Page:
Taken together, it is clear that although some overlap exists in the physiological adaptations after heat versus altitude training, the prevailing mechanisms contributing to beneficial changes in sea-level endurance performance in temperate conditions are dissimilar. Long-term exposure to a hypoxic environment has a direct effect on hypoxic response elements (i.e., HIF-α) and their downstream targets. Accordingly, increased Hbmass is the likely catalyst influencing aerobic capacity and performance in endurance-trained athletes after altitude training. In contrast, the purported mechanism contributing to improved temperate endurance performance with heat training is resultant volume loading from expanded plasma volume, which is unlikely to benefit trained athletes without a concomitant increase in Hbmass. Although data exploring alternative mechanisms contributing to improved endurance exercise performance in temperate conditions after heat training are promising (e.g., augmented skeletal muscle oxidative capacity), it is important to note that carefully planned, controlled studies are likely necessary to observe an effect in trained endurance athletes due to small anticipated effect sizes (34).
LOGISTICAL CONSIDERATIONS FOR ALTITUDE TRAINING AND HEAT TRAINING
With regard to the implementation of altitude and heat training to improve temperate, sea-level endurance performance, two points should be emphasized. First, the importance of executing a proper and optimally timed training camp, without taking any “shortcuts,” should not be overlooked. Notably, in many of the studies that have failed to show performance improvements after either heat or altitude training camps, athletes may not have been exposed to a sufficient hypoxic dose (i.e., the elevation, duration of daily exposure, or total duration of the camp) or heat stress (i.e., core body temperature unmeasured or not sufficiently elevated), or did not perform all high-intensity sessions at lower elevations or in temperate conditions (20,22,46). These are all factors that would limit adaptations to the environmental stressor and, consequently, any enhancement of endurance performance (74). The effectiveness of heat or altitude training camps also is influenced by the timing of their implementation before competition. Notably, the physiological adaptations attained with acclimatization/acclimation to either stressor are transient, and therefore, the peak volume acquired and subsequent decay rate of adaptations (both positive and negative) with return to sea-level/temperate conditions will likely have a strong influence on performance optimization (23,75,76).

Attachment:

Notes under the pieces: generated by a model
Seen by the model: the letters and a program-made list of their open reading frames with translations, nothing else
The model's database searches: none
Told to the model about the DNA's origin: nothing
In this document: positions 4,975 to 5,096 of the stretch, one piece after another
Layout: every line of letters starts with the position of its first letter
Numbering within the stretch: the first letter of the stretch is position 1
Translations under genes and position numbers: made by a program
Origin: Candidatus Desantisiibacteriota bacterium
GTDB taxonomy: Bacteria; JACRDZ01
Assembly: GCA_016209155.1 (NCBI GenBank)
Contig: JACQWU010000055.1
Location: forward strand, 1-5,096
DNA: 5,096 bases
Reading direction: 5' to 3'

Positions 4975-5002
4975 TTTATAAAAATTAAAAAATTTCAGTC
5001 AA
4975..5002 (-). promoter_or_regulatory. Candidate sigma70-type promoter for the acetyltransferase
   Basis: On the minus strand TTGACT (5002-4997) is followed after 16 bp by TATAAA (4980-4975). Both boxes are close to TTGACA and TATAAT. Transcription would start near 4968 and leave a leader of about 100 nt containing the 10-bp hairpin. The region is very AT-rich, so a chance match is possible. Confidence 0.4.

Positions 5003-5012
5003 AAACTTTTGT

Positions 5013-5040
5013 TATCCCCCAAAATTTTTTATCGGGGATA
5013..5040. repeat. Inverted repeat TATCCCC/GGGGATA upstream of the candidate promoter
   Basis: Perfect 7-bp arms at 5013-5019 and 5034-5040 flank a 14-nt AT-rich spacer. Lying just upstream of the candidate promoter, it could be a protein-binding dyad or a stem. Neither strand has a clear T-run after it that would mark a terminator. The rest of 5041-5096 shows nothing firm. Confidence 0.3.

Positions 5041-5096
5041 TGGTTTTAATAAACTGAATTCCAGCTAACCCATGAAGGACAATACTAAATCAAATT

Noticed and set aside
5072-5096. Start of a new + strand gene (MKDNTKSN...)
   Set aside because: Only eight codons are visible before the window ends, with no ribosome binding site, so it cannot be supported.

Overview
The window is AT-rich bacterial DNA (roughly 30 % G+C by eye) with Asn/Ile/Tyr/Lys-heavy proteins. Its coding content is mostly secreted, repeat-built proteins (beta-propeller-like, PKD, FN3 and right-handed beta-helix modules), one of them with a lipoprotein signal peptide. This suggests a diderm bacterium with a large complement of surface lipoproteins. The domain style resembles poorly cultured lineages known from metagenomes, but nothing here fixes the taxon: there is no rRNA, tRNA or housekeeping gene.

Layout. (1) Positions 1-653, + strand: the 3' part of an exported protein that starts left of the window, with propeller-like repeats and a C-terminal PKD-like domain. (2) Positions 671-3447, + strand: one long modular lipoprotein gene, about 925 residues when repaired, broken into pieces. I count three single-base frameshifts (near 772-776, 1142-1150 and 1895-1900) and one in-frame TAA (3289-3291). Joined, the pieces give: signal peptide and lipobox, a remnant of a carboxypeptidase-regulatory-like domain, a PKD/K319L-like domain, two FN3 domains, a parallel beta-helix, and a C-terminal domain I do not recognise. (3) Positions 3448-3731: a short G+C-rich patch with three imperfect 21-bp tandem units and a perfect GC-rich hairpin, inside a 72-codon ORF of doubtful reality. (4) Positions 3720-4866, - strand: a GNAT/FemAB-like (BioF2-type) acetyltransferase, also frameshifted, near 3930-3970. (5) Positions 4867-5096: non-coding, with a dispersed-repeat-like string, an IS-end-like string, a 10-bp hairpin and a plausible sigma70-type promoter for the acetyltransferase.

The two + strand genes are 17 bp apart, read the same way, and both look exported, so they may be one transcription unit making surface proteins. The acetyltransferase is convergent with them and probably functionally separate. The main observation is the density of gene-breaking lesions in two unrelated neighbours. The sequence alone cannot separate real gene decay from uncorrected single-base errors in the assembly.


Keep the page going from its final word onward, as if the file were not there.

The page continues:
Second, for elite athletes seeking to improve endurance performance, where changes as small as 0.5%–1.0% can dramatically affect race outcomes, average and “statistically significant” improvements are less meaningful than the individual athlete’s response to a certain training intervention. Thus, even when heat or altitude training is executed optimally, interindividual variations in hematological, physiological, and, subsequently, performance outcomes still exist (23,30,77) and should not be neglected. It is therefore crucial that coaches, athletes, and sports physiologists realize that although these methods could be beneficial for some athletes, others may not experience similar gains in performance.
Although at first glance training in hot ambient environments may seem more logistically feasible than training at altitude for most athletes, successful heat training practices may require the same meticulous execution as is required with altitude training. To our knowledge, only three studies have demonstrated improvements in temperate endurance exercise performance after heat training practices (7,9,14). The athletes in the three aforementioned studies (7,9,14) were instructed to maintain their normal training volume and intensities in addition to performing daily heat training sessions, which consisted of 90 min·d−1 of cycling or running exercise at ambient temperatures of 33°C–40°C. In contrast, training interventions that either have completely replaced athletes’ regular temperate training load with low-intensity (40%–50% of max) exercise sessions (21) or had athletes continue with high-intensity training sessions in the heat (16) have not effectively improved exercise performance in temperate conditions. Assuming the improvements in endurance exercise performance were due to the additional heat stimulus and not the result of unaccounted differences in training load, these studies highlight extensive exercise–heat training session durations as an important feature of successful heat training practices. Passive heating (e.g., hot water immersion, water-perfused suits, sauna) implemented after usual temperate training sessions may be an effective strategy to combat the additional time burden of exercise-heat sessions (6,26,27); however, further studies are needed to clarify the impact of such strategies on endurance performance.